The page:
It is theoretically possible that the world could see a quake with a magnitude of around 10, a researcher at Tohoku University told the government's Coordinating Committee for Earthquake Prediction, Japan.
The energy of such an earthquake would be 30 times greater than the magnitude 9.0 quake that hit the northeast on March 11, 2011.
"The estimate does not mean that a magnitude 10 quake will inevitably happen," said Toru Matsuzawa, a professor at the university's Research Center for Prediction of Earthquakes and Volcanic Eruptions. "If it happens, it would take place around once every 10,000 years."
A magnitude 10.0 quake could occur if the combined 3,000 km of faults from the Japan Trench to the Kuril-Kamchatka Trench move by 60 meters, Matsuzawa said.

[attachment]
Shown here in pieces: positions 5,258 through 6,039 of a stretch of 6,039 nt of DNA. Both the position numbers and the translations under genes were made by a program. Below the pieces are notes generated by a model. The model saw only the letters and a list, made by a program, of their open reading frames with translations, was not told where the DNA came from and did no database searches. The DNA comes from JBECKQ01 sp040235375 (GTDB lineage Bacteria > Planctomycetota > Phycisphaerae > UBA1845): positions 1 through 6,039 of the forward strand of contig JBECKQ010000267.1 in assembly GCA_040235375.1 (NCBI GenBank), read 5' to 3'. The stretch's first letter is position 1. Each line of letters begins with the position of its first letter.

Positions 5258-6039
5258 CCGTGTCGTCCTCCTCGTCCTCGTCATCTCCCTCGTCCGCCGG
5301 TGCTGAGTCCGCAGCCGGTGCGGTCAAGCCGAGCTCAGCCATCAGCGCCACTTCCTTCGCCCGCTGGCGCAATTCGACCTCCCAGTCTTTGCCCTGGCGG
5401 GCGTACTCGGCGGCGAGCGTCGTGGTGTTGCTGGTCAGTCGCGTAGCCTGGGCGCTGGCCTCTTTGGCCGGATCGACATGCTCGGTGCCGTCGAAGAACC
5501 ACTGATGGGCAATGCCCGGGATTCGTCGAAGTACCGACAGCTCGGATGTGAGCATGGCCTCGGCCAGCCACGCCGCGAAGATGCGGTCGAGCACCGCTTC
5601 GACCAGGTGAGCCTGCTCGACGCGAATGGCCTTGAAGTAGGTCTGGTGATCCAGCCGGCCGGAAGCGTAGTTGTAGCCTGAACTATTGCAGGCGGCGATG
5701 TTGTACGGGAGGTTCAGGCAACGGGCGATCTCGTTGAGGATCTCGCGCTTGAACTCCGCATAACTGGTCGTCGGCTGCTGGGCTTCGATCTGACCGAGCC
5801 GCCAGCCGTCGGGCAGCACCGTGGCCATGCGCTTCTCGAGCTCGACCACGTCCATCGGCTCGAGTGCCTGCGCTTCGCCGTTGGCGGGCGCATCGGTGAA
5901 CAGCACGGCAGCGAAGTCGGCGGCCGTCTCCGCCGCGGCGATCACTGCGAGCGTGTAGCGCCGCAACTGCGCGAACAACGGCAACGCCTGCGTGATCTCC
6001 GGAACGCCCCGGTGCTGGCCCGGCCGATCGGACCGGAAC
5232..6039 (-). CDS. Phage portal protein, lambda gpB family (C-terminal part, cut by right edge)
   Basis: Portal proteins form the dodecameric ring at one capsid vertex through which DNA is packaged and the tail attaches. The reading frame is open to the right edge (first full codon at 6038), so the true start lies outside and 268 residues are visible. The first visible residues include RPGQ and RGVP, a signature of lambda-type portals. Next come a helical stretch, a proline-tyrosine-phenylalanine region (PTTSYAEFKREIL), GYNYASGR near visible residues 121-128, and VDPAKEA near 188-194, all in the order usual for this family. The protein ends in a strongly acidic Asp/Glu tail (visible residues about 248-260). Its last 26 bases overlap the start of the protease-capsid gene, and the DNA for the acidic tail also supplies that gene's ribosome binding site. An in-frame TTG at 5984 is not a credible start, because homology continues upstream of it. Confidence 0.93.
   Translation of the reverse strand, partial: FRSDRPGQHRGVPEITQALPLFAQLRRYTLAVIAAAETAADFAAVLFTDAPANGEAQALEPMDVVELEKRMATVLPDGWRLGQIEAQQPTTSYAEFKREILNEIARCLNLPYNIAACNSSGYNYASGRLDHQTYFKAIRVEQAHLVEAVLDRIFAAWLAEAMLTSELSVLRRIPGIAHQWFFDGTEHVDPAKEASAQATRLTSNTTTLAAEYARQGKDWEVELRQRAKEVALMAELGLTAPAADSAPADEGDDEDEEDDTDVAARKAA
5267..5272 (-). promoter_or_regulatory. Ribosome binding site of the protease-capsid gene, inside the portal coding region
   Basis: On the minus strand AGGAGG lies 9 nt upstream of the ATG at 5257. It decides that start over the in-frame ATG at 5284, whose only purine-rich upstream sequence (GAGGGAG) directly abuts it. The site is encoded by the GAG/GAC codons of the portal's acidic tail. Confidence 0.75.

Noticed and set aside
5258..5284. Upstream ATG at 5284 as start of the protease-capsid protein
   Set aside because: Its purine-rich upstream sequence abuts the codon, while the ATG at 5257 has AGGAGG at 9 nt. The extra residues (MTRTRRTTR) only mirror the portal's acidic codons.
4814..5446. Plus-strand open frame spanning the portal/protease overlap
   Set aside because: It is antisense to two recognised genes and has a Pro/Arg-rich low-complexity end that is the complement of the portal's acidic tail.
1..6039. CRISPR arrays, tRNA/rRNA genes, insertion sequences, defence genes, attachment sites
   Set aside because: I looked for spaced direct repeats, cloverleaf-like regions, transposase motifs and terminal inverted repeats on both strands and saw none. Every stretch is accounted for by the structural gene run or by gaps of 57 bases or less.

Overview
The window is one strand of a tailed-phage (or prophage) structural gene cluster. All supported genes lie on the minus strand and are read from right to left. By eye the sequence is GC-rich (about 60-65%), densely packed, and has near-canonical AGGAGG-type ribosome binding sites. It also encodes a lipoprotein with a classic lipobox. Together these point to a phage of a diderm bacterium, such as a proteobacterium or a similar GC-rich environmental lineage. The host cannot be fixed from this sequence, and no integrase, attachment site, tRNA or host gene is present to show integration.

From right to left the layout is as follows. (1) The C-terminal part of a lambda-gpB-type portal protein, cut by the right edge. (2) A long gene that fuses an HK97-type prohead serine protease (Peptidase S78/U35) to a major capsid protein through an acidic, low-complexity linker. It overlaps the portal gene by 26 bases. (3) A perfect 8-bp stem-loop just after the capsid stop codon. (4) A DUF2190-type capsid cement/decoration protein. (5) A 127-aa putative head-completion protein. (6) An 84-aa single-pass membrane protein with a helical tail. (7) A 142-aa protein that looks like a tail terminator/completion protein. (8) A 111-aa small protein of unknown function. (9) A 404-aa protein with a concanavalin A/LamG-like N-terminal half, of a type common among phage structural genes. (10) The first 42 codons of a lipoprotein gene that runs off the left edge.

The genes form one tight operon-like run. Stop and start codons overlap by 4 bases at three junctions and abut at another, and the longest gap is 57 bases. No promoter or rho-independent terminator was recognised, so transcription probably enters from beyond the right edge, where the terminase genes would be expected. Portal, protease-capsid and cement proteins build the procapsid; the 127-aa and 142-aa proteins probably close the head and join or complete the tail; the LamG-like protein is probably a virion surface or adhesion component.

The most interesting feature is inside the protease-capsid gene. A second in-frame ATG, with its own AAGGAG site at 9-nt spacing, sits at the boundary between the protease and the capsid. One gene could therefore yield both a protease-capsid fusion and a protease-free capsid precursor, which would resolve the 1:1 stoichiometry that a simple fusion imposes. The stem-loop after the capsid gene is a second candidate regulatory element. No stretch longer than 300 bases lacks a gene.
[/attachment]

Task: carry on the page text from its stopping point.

No magnitude 10 earthquake has ever been observed. The most powerful quake ever recorded was a magnitude 9.5 temblor in Chile in 1960.
A magnitude 10 quake would likely cause ground motions for up to an hour, with tsunami hitting while the shaking was still going on, according to the research. Tsunami would continue for several days, causing damage to several Pacific Rim nations.